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Wake Forest in the News

Selected news clips courtesy of the Wake Forest News & Communications team. Follow us on Twitter @WakeForestNews or visit

Dec. 15, 2018 - Jan. 11, 2019


As seas warm, Galápagos Islands face a giant evolutionary test
The New York Times
Dec. 18, 2018
The Galápagos sit in the crosshairs of one of the world’s most destructive weather patterns, El Niño, which causes rapid, extreme ocean heating across the Eastern Pacific tropics. David Anderson, a biologist at Wake Forest who studies the blue-footed booby seabird, said the ravages of El Niño were a surprise when he began working on the islands in the 1980s. “El Niños have a bulldozer effect and they are happening more and more. One hundred years from now, I would not be surprised if the blue-footed boobies were gone” if current trends continue.”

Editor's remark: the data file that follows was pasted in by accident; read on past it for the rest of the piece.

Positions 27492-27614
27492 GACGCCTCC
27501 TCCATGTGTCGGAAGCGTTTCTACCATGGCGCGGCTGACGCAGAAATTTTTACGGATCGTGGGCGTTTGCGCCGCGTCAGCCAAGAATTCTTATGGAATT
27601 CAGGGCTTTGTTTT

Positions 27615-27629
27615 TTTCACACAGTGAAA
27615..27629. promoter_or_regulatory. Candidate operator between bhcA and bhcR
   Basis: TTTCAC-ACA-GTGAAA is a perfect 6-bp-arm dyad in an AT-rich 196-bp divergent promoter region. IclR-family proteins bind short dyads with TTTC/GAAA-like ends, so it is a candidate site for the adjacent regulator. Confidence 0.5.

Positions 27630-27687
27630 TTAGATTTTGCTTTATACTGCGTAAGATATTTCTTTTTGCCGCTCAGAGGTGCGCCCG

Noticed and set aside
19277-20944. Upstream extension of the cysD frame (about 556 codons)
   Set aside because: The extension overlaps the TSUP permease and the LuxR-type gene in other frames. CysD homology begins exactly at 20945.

Spotting valuable ideas: Students make the best of entrepreneurship minor
Winston-Salem Journal
Dec. 15, 2018
The Wake Forest University Center for Entrepreneurship Center, which started in 2005, has the largest minor at Wake and recently expanded its offerings. Its core courses are The Entrepreneurial Experience, Identifying and Cultivating Valuable Ideas, Developing Validated Concepts and Scaling the Entrepreneurial Venture. “We teach courses that teach students how to spot more valuable ideas and how to take those ideas and turn them into validated concepts, and, in some cases, how to turn them into companies,” said Dan Cohen, the John C. Whitaker Jr. Executive Director of the center. “We also complete the minor with a course on how to scale a venture to greater than $10 million in sales.”


Taking surprise medical bills to court
The New York Times
Dec. 18, 2018
In several recent cases, for example in New York and Colorado, courts have stepped in to mediate cases where a patient received a big balance bill from an out-of-network provider. Patients are beginning to challenge these bills on the basis of contract law with varying levels of success, in part due to the difficulty of determining fair prices. “It’s not a well-settled area of the law,” said Mark Hall, director of the Health Law and Policy Program at Wake Forest. “That’s where courts struggle, creating health care prices,” said Hall.

Interviewing while black: How race affects salary negotiations
CNN Business
Dec. 26, 2018